Melbourne International Games Week 2017

Each year Melbourne International Games Week  takes place over the October/November period, this week is comprised of many events, but structured around three main one, Unity Unite, GCAP (Game Connect Asia Pacific) and PAX Aus.

With a mix of major industry and consumer events, attending MIGW can prove to be a fantastic opportunity for learning and networking.

However, there is a bit of a barrier, attending any  one of these events can be costly, attending all of them on an indie budget can prove to be extremely hard.

There are a number of options though.
The first of which is volunteering, most of the events put out a call for volunteers, this is a fantastic way of attending the events as you usually work in shifts and get time to attend talks and network with people, volunteering is usually looked well upon when applying for industry events as well.

The second option is applying for scholarships and grants.
There are a number of scholarships available for most events in the games industry, some through the individual events themselves, such as GCAP assist, and others through external foundations such as the IGDA Scholars program.

This year I opted to apply for the IGDA scholarship to attend the entirety of MIGW17, and to my great pleasure I was chosen along with 7 other people from around the world to receive the scholarship.
Along with tickets to the major events the scholarship also paired us with an industry mentor each for the week as well as organised Q&A lunches with various studio heads and industry members.

I was paired with Joshua Sanderson, formerly of Half Brick and co founder of Team Shifty, a pairing I was extremely happy with and learnt a great deal from.

Of the many experiences and connections made over the MIGW scholarship, the one that really stands out is that of spending time with and becoming friends with the other scholars, learning about their experience in pursuing game development in other parts of the world, their experiences and ideas with diversity within the industry and just getting to be around these amazing people was an incredible experience and I will cherish the friendships I made due to the scholarship forever.

I’ll leave this post here as somewhat of an intro and do a a post on each other major events themselves.

I would like to thank the IGDA foundation for providing such a great opportunity to those of us that are just entering the industry and I hope that the program continues on and helps many more budding devs int the future.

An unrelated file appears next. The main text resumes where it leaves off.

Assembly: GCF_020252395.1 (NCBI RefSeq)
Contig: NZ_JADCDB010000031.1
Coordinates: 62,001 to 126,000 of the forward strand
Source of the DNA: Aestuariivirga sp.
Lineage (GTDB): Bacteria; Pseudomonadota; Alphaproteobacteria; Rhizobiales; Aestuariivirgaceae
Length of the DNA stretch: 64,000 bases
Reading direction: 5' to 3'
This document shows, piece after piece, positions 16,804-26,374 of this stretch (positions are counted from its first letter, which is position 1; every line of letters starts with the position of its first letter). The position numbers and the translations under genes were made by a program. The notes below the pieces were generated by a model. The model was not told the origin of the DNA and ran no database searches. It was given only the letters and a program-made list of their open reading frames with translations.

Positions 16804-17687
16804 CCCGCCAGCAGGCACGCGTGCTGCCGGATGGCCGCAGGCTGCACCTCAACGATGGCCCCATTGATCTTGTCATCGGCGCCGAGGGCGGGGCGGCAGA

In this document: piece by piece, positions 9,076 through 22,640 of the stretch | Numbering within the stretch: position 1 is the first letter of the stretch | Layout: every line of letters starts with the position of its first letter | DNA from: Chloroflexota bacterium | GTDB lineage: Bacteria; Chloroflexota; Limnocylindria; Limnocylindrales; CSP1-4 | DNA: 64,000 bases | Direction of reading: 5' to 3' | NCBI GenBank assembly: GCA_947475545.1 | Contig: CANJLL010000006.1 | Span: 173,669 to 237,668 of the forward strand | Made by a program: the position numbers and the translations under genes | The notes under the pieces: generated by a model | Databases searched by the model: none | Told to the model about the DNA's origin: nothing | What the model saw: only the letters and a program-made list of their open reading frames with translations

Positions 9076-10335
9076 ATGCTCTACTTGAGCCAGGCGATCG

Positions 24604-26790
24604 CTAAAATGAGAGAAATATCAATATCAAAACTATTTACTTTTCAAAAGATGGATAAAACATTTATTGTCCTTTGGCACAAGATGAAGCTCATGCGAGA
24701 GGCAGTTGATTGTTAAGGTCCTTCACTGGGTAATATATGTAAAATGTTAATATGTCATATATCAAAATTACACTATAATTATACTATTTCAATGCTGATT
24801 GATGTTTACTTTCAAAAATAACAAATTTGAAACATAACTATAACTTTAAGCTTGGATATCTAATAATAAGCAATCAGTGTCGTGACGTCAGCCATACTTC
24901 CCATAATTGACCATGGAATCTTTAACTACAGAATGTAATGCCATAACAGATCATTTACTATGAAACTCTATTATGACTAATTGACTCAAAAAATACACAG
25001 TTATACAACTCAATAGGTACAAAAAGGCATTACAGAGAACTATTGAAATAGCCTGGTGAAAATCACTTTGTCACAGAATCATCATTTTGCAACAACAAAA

Cap’n Cat update 2

So, Captain Cat has come to fair way, over the last couple weeks. more assets have been added and a lot of stability issues and refinements have gone in.
There is now a cute ocean for Captain cat to explore!

 

So, as usual, I’m going to talk about an issue I ran into getting to this point.
So obviously one of the biggest changes is the environment that’s been added, this proved to be a bit of a headache, unfortunately.
I was told that I was to do a repeating, parallaxing background, which is simple enough and would have looked pretty cool, however, when the art was delivered from the artists it was a single image which did not tile, the designer decided to make some modifications to try and salvage it so we could still use the asset.

In short, no matter how we altered it, it really did not work at all and the artists were unable to redo the asset as they had moved on to another project.

Since the original asset looked good I decided to use it and find another way of conveying movement.
I had a peek at some of the other unused assets and come up with a solution, I made a bubble machine!
Having bubbles rise up from the bottom and move toward the right of the screen along with the ground moving provided the illusion of movement and added a bit of charm that I think looks pretty good.
I still may add a little bit rocking or bobbing to the sub to give it a little more life.

Captain Cat Update

last I talked about Cap’n Cat it was mostly just a proof of concept, and a lot of things hadn’t really been to fleshed out and there was a lot of things still to be done to actually have a proper concept.
So many many brainstorming sessions, a half-baked design document and a doubling in the size of the team, we now have a much clearer goal and some exciting concepts in the works.

Here is a little peek at what it looks like now

So that’s looking pretty good, Now I’m going to talk about how I failed at something but found a different solution.

Spawn Boxes
So the main dilemma the Captain faces on their subaquatic adventure is leaks springing in the hull of the submarine, So to handle this I started building a 2D polygon class, simple enough, it’s essentially just a list of vector2s that contains the position of each vertex.
One of the functions of the class would be to find a random position within the polygon and return it and create a leak at that position.

To achieve this I looked into barycentric coordinates.
This required breaking down the polygon into triangles, weighting each of these triangles, since they would be different sizes, and then find a random position from within one of those triangles based on weight and number of triangles.

So after spending a little too long working on trying to get that to work I reconsidered the problem and just decided to use quads since its simple enough to return a point from within a quad and for the current use its all I really need, so I did that and the spawn boxes became simple to implement.

I am going to continue my work on barycentric coordinate systems if only out of interest, however, I am sure it may come in handy with shader development possibly?